Consultation, not a trade war, will settle bilateral disputes
The trade friction between the United States and China does not signify a tipping point in the Sino-US relationship, experts have said, even though the two countries have slapped tariffs on billions of dollars of each other's goods.
After the conclusion of the hearings on the US administration's proposal to impose 25 percent tariff on $200 billion worth of Chinese imports in Washington recently, some US researchers and a top Chinese envoy said they believe cooperation and consultation can resolve the bilateral issues.
"I would say we're nowhere near a tipping point," David Dollar, senior fellow at John L. Thornton China Center, Brookings Institution, said when asked if the world's top two economies, locked in a blistering trade dispute, are approaching a tipping or turning point, as some critics suggest.
"Let's not forget, there's still a tremendous amount of trade between the US and China, there're 400,000 Chinese students in the US, and there are American tourists going to China... So a little bit of friction does not necessarily mean a turning point," Dollar said. "Hopefully this will be rather temporary, and we'll get back to healthy development of our relationship."
Dollar, a former US Treasury economic and financial emissary to China, made the remarks on the sidelines of a dialogue at the Brookings Institution on Aug 30 that was attended by US think tank members, a Chinese delegation of researchers and former government officials. "I've been opposed to these US tariffs right from the start. I don't think these are good instruments," Dollar said. "So for me, a happy solution is China opens up the economy more, and the US pulls back from this trade war."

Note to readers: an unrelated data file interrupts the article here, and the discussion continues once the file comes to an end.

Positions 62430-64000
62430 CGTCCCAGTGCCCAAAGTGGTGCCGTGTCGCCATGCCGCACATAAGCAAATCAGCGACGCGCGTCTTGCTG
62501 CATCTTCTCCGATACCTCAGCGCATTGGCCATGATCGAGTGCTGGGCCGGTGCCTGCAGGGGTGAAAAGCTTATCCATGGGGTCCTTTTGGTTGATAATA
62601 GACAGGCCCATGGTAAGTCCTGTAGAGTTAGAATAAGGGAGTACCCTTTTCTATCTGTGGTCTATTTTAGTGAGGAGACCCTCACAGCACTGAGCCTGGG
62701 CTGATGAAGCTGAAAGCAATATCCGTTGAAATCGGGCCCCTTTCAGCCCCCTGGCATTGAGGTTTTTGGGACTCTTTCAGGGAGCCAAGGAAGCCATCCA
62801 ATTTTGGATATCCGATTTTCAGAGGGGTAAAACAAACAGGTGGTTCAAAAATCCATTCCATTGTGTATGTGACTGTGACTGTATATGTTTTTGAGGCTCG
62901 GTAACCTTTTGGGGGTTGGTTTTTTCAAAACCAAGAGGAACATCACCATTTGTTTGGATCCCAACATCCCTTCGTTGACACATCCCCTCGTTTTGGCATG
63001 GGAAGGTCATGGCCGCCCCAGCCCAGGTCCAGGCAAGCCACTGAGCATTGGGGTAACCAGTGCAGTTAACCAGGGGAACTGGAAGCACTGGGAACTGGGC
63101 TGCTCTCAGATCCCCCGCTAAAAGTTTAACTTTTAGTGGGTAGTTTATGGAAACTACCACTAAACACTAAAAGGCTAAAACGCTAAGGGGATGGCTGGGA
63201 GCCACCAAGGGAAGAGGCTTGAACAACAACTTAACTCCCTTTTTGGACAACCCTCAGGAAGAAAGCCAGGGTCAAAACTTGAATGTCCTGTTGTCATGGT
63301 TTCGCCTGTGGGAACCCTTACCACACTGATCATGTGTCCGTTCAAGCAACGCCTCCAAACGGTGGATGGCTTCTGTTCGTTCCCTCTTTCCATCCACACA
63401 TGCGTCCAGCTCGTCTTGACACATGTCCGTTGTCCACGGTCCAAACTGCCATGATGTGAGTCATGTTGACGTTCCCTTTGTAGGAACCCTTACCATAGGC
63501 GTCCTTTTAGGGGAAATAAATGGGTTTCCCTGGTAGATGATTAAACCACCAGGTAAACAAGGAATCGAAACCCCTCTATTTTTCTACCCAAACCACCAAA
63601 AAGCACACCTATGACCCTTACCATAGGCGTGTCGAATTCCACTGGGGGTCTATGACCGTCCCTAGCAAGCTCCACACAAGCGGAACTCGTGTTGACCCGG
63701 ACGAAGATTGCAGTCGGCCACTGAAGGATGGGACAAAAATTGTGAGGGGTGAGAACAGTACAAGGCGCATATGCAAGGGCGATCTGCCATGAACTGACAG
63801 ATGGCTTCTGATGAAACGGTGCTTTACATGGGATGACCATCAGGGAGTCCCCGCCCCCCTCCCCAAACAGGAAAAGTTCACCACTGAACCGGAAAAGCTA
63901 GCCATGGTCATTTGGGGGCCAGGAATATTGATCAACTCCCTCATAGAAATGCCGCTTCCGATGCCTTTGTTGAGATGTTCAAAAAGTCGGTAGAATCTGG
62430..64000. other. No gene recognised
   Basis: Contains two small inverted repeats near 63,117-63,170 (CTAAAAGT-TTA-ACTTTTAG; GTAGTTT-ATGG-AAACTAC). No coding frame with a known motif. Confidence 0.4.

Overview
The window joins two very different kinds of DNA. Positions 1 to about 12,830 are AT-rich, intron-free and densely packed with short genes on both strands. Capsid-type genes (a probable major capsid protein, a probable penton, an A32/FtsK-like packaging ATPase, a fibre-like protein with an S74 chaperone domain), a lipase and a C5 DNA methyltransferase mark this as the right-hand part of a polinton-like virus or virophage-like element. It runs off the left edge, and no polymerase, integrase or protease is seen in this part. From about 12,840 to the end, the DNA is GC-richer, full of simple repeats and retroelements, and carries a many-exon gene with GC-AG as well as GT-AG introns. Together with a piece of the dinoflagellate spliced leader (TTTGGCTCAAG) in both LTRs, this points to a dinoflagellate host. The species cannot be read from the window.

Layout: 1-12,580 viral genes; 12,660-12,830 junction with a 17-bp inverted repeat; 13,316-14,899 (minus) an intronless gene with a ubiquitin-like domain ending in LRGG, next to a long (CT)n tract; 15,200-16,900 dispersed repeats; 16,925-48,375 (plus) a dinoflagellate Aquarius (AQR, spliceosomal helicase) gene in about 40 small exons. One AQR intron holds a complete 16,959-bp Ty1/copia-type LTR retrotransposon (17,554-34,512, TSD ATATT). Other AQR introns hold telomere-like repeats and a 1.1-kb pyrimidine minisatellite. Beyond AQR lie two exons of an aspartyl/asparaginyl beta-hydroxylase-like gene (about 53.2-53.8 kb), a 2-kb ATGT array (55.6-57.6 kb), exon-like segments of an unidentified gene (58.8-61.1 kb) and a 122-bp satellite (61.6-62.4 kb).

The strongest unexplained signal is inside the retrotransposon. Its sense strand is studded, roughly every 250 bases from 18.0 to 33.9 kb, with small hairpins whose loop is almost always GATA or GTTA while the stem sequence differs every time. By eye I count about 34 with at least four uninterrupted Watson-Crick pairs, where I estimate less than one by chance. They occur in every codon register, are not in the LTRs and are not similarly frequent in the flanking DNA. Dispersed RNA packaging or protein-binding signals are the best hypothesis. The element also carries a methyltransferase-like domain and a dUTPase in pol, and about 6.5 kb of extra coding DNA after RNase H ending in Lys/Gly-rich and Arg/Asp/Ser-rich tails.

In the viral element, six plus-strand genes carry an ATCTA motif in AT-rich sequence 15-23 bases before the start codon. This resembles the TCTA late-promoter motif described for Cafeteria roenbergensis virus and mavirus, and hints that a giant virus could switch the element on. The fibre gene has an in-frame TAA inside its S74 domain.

At a working lunch at the Center for Strategic and International Studies on the same day, Chinese Ambassador to the US Cui Tiankai said Beijing is always ready to engage in "serious, substantive and pragmatic" negotiations and consultations to address the economic and trade issues. "This has to be a process of goodwill for goodwill, and good faith for good faith. If we can reach an agreement through this approach, I don't think the current economic and trade issues would be that difficult (to resolve)," Cui said.
Emphasizing that the US-China relationship is the most consequential for the 21st century, John Allen, president of the Brookings Institution, said the relationship features four Cs－cooperation, competition, confrontation and conflict. Americans and Chinese should look for ways to cooperate, and there is much they can do together for the good of all humankind, the retired US Marine Corps four-star general said.
"We should expect that the two great nations… will compete. But if we're wise, we should see in that competition, opportunities, because we're better for the constructive competition over time," he said, adding that if any confrontation occurs, the two sides should take measures to defuse it.
While saying he had "a certain amount of sympathy" with the Chinese government in dealing with a "disorganized" administration like "the one we have", Richard Bush, a senior fellow at the John L. Thornton China Center at Brookings, stressed that China needs to be clear about what its own policies are and "take measured actions in response to unreasonable things that the Trump administration does".
And Nicholas Lardy, a senior fellow at the Peterson Institute for International Economics and an expert on the Chinese economy, felt US President Donald Trump seemed "very reluctant" to give any ground. "I think until we see more evidence of the cost of his approach on American consumers and American businessmen and American farmers, he's not going to change course," Lardy said after a roundtable at the CSIS on Aug 30.
Judging by the experts' and officials' comments, consultation and cooperation－not a trade war－will help resolve the US-China trade conflict.
The author is deputy editor-in-chief of China Daily USA.